Due to God’s work not our abilities. We do not receive and understand this information because we have some extra special ability. We possess nothing more deserving than others. God chose to work in us and communicate to us.

We were chosen by God to bear fruit.

In verse 16, Jesus continues, “You did not choose me, but I chose you and appointed you that you should go and bear fruit and that your fruit should abide” (Jn 15:16).

Last week we took some time to work through the fruit of the Christian life. I defined it as any good, right, and true byproduct of an ongoing relationship with Christ. This fruit may be manifest through the investment of other people by means of the process of conversion and discipleship. It may manifest itself through ongoing development of godly character. Giving of ourselves, money, time, abilities. Praise and thanksgiving. All may be manifestations of the fruit of abiding in Christ, the vine.

We know our prayers will be answered.

Jesus once again brings up the topic of prayer in this final discussion with his disciples.

Whatever you ask in my name, this I will do, that the Father may be glorified in the Son. If you ask me anything in my name, I will do it. (Jn 14:13–14).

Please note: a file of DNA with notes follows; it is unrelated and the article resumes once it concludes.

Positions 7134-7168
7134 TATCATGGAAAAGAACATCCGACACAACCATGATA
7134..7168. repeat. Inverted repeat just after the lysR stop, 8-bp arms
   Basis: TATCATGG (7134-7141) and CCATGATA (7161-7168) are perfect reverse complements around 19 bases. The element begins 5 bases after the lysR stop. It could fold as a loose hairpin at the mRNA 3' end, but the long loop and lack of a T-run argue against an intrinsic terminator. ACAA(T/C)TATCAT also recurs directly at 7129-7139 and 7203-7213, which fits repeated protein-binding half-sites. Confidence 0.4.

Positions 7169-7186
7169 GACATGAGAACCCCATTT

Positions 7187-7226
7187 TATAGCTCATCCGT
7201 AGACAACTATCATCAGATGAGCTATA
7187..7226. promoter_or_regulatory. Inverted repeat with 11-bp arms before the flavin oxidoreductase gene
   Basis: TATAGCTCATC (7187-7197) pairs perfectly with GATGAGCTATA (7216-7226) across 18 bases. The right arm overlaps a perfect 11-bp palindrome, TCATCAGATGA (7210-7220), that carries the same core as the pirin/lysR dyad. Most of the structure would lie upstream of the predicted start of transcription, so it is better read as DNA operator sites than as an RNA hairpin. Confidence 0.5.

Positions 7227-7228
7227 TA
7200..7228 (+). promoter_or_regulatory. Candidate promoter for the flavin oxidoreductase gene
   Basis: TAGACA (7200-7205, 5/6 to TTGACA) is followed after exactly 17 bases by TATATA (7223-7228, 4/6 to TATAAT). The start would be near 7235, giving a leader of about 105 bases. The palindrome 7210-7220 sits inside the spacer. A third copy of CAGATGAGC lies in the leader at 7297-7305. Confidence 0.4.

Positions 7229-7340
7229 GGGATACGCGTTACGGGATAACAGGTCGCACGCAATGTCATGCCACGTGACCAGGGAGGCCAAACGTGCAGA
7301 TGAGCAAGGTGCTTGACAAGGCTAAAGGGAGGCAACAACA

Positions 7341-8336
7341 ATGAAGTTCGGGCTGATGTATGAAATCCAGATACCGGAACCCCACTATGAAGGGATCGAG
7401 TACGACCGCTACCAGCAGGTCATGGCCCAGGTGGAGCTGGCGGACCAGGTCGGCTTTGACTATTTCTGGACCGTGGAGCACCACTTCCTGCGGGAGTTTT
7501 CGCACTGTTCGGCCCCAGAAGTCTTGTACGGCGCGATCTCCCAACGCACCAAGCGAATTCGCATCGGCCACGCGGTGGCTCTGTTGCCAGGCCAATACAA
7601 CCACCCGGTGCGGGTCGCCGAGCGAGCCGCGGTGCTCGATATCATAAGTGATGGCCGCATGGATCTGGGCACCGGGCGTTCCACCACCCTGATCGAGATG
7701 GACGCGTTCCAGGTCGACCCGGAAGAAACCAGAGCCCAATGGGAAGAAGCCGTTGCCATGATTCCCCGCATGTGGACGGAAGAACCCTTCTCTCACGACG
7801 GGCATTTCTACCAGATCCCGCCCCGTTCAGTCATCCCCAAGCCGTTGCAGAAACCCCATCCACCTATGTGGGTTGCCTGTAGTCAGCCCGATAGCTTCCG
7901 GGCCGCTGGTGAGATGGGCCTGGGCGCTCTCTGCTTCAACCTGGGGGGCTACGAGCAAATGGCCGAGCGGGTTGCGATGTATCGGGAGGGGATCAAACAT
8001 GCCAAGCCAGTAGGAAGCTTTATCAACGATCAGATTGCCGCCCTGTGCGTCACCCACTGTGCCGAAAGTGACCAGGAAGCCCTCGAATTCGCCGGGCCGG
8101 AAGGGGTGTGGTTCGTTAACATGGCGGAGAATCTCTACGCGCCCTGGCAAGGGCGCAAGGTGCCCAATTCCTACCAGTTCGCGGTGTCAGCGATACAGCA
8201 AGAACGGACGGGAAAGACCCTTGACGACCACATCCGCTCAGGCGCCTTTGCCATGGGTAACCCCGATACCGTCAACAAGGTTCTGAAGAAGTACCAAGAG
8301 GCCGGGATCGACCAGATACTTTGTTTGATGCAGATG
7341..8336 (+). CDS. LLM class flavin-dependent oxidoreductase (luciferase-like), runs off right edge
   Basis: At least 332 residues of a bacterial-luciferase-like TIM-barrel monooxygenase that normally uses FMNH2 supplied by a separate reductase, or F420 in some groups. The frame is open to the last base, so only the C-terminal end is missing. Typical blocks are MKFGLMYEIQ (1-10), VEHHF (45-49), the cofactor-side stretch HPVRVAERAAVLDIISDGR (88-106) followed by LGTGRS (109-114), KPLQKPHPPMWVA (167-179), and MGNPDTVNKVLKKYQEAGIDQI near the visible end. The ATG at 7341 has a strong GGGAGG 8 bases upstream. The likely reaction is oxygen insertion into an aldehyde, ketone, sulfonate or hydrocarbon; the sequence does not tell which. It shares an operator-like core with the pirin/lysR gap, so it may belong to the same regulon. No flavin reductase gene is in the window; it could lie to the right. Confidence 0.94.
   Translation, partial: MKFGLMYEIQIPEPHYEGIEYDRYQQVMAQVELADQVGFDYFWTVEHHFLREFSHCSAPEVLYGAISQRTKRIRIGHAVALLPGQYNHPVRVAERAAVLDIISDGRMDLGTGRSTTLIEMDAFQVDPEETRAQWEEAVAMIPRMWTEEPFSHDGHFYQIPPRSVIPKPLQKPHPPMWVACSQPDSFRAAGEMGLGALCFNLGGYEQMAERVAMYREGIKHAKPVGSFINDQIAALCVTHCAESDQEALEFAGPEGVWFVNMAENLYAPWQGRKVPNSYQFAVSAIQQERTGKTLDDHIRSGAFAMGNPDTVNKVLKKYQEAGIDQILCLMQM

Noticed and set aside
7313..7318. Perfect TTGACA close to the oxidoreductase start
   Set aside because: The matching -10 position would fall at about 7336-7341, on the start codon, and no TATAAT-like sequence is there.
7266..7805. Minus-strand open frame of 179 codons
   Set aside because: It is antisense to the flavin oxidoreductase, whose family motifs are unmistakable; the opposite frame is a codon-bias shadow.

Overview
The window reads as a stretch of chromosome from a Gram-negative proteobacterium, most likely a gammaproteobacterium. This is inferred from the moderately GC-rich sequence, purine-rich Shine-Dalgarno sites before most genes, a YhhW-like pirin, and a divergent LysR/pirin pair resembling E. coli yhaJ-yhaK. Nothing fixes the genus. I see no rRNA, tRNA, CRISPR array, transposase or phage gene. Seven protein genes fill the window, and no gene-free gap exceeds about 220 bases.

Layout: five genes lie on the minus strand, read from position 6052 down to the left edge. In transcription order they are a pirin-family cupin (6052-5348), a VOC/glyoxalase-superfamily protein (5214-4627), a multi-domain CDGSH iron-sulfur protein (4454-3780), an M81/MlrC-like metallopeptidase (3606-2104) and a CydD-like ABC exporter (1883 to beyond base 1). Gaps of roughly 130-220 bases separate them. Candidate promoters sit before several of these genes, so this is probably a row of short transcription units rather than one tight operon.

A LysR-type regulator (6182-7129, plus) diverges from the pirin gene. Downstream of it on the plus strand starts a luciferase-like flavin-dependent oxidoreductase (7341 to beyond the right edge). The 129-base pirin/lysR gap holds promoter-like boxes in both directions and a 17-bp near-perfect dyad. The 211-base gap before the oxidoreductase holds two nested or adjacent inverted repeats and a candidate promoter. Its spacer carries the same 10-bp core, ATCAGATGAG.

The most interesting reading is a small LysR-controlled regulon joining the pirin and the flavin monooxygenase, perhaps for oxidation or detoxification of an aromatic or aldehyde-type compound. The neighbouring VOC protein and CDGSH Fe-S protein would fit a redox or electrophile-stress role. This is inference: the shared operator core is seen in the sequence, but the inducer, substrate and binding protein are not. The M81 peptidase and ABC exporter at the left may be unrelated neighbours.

If you abide in me, and my words abide in you, ask whatever you wish, and it will be done for you. (Jn 15:7).

“You did not choose me, but I chose you and appointed you that you should go and bear fruit and that your fruit should abide, so that whatever you ask the Father in my name, he may give it to you” (Jn 15:16).

One of the purposes in calling us friends and one of the benefits in being Christ’s friend is that we have the privilege to come to the Father in prayer and be heard.

As discussed earlier, hardly is this a promise for any believer to receive whatever they want by asking in prayer. Jesus’ statement must be understood in light of the other similar passages. Jesus says, in John 15:7, “If you abide in me, and my words abide in you, ask whatever you wish, and it will be done for you.” Again, John writes, in his first epistle, “if we ask anything according to his will he hears us” (1 Jn 5:14). Jesus as well said, in Mark, “whatever you ask in prayer, believe that you have received it, and it will be yours” (Mk 11:24).

We understand that the effectiveness of our prayers rest in ongoing obedient walks with Christ, and then motivated by his will – specifically that people come to a saving faith in Christ – we pray; and our prayers are heard and answered.

The specific context for these prayers in John 15 is bearing fruit. It appears that the prayers are focused on our ability to bear fruit. As we come to God and petition Him to work through us, He will listen and produce fruit in our lives.

We can know, with surety, that when we pray in accordance with the will of God our prayers are received and answered. When we ask God to use us in a mighty way, He answers us. We can be assured of that and be encouraged by it.